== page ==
I have only 8 pages in google index, it can't drive in enough traffic. Other articles are well written and optimized for titles but no one can find it as it has no strength in it..
I know it's not ideal but i have to get some inbound links by publishing article through community sites. That will generate some strength in these articles to come up in search results.
| 6:59 pm on Oct 30, 2007 (gmt 0)|
Have you uploaded sitmaps to Google and Yahoo?
| 7:28 pm on Oct 30, 2007 (gmt 0)|
I have uploaded to google but not to yahoo yet.
| 10:35 pm on Oct 30, 2007 (gmt 0)|
Problem could well be age of your site, age of your inbound links, small number of inbound links, quality of your inbound links, and PageRank distribution within your site.
150 articles can really strain a PR3 site, especially if your nav structure is not well thought out. You need to have a good logical hierarchy, with some category pages that might themselves attract inbounds and help with PR distribution to deeper pages.
| 10:59 pm on Oct 30, 2007 (gmt 0)|
I have categories but didn't set category pages yet as i was not having enough articles. This weekend I will have all my category pages and articles to follow it.
| 2:10 am on Oct 31, 2007 (gmt 0)|
Can you tell me some community based site where i can post about my articles. I am using digg.com but i don't want to use it every time when i come up with a new article.
| 3:26 am on Oct 31, 2007 (gmt 0)|
We're not going to discuss specific sites here, but such communities are a significant trend on the web today and such sites are springing up all the time. These sites are sometimes called "social media" sites - a form of the so-called "web 2.0". A little research on social media marketing should turn up a mountain of options for you.
You'll need to get to know each community, how the site works, what is acceptable and what is not, what kinds of articles the members there like, etc. This orientation time will be time well spent - they're not all like Digg.
| 3:35 am on Oct 31, 2007 (gmt 0)|
|I want my link growth to appear natural. |
I like this idea and lean toward it myself, but have you read the Google Guidelines lately? It all but blatantly says: "Go get link exchanges!"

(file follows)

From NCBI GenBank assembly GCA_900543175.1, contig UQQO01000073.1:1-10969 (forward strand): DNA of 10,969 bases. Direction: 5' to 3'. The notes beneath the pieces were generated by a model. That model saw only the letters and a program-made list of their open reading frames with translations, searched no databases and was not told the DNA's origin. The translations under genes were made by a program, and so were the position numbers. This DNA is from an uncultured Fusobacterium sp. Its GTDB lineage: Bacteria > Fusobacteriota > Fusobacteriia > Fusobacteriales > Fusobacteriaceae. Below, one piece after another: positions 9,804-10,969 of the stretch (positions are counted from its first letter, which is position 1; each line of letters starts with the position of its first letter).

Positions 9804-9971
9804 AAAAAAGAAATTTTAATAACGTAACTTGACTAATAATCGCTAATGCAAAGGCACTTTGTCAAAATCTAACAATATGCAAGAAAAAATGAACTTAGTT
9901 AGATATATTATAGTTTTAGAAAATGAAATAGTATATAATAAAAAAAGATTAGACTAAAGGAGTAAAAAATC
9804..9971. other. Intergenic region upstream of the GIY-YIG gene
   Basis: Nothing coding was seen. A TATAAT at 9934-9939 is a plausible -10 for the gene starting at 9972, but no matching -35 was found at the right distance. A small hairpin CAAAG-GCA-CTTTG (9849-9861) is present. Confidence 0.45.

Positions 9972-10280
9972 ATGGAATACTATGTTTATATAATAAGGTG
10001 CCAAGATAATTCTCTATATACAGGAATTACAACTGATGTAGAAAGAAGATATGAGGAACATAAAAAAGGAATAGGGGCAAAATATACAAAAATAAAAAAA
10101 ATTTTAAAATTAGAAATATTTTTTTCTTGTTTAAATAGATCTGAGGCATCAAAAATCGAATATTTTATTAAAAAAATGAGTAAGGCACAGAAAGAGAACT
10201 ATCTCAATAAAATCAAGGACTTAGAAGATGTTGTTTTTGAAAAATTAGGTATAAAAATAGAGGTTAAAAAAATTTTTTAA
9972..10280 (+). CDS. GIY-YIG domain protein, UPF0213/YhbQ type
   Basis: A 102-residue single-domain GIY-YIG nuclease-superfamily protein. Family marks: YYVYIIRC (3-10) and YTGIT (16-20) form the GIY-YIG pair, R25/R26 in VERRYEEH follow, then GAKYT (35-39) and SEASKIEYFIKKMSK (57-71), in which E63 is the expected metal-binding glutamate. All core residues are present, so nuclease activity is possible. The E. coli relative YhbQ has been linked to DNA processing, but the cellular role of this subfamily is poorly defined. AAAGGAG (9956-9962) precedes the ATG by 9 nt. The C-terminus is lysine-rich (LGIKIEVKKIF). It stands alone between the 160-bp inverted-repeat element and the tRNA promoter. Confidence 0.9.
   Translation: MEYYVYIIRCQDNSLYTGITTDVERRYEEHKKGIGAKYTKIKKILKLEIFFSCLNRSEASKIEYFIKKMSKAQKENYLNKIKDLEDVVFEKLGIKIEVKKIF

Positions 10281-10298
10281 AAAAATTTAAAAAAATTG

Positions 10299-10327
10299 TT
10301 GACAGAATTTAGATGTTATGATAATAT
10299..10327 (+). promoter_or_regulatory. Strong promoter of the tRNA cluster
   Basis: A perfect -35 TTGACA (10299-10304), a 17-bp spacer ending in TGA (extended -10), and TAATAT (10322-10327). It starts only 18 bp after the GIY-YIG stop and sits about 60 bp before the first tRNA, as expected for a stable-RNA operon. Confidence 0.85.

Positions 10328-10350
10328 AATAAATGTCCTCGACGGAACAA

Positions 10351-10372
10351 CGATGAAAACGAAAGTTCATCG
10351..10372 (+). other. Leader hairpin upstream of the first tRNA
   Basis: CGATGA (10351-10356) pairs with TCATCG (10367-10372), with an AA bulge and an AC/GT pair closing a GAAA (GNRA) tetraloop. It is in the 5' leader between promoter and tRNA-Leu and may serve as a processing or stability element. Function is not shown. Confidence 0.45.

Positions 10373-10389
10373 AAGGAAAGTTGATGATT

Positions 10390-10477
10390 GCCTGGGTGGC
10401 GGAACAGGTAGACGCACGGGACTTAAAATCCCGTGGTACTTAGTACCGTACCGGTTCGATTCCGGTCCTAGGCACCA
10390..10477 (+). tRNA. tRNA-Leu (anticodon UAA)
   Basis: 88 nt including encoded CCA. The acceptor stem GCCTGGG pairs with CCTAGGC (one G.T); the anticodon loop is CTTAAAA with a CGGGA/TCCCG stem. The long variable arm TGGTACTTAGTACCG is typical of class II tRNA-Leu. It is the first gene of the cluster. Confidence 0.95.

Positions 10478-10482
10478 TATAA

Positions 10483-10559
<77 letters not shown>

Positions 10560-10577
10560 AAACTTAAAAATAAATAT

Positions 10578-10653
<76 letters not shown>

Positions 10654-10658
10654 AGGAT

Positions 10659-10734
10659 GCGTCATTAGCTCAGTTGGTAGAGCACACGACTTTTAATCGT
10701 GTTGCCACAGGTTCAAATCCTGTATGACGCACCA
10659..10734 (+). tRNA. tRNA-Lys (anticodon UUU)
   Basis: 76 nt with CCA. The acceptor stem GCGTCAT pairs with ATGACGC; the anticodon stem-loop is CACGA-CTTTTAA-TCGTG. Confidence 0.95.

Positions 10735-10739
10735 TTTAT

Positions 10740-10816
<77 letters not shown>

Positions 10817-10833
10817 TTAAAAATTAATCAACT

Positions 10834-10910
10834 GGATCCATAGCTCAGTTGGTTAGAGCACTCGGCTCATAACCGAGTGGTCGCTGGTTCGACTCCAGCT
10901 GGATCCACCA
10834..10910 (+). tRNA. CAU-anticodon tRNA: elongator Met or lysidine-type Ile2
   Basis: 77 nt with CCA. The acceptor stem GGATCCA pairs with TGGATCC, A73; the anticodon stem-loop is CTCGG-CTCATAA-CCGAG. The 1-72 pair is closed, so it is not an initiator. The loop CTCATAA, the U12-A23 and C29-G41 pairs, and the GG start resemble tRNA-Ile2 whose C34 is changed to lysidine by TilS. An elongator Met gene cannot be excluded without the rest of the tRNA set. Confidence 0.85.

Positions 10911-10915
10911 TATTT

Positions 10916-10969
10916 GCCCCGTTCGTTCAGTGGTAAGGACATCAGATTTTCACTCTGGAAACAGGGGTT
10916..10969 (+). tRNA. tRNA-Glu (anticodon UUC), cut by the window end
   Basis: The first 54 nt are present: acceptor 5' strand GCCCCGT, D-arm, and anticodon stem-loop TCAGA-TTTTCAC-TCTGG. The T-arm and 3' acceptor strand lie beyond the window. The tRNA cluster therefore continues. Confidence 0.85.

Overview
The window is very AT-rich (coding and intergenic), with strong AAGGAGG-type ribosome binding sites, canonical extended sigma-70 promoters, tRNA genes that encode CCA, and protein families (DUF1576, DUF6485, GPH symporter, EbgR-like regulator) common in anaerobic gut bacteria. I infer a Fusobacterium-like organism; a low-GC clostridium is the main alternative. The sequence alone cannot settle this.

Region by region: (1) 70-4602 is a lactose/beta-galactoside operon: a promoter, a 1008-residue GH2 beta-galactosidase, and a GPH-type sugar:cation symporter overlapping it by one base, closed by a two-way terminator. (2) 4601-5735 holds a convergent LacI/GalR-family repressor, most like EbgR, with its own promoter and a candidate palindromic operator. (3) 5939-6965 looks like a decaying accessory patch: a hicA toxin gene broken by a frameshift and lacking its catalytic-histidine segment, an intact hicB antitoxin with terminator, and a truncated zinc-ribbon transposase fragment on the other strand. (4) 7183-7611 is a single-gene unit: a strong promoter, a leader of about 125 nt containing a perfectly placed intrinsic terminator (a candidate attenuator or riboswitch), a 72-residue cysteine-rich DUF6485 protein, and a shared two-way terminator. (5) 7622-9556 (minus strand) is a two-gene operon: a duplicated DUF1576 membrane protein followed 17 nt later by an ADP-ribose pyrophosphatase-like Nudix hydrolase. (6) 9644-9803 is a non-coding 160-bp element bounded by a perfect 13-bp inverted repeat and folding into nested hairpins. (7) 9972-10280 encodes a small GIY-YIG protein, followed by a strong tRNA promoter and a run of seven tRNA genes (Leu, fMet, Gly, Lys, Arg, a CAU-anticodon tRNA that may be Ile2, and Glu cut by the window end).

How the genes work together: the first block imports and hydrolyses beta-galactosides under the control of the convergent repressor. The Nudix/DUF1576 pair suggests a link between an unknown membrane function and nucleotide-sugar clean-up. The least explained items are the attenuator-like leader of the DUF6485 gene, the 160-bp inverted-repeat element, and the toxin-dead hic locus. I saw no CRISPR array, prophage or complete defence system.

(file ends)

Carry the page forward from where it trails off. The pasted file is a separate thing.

I think there must be so few sites now that give out links if they get nothing in return--either cash or an exchange link.
I don't think link exchanges are natural; they've been so abused in the past and are still popular with junk sites.
The entire foundation of Google's SERPs is not natural development. I want to see it revise its algo to strip every site of "link juice" from link exchanges. No penalty from LEs, just no juice. A site should be able to stand on its own without being propped up by link exchanges. They are only schemes to manipulate SERPS, which Google advises not to do.
Google says: "Don't manipulate SERPs except with link exchanges."
| 6:12 am on Oct 31, 2007 (gmt 0)|
|I have categories but didn't set category pages yet as i was not having enough articles. |
So... if not from category pages... how is your internal nav linking to your 150 articles?
| 2:37 pm on Oct 31, 2007 (gmt 0)|
Not a best link structure:
1. Few links are on all the article pages based on popularity.
2. Articles link to next seven from same category.
3. All articles are linked from common page like site map.
1. Get my category pages up and running. This will link to all the articles from same category.
| 3:08 pm on Oct 31, 2007 (gmt 0)|
correction to my first post...
today my traffic is tumbling. What's the #*$!#*$! use. With a Google monopoly, all of this is an excercise in futility. I give up.
[edited by: Asia_Expat at 3:16 pm (utc) on Oct. 31, 2007]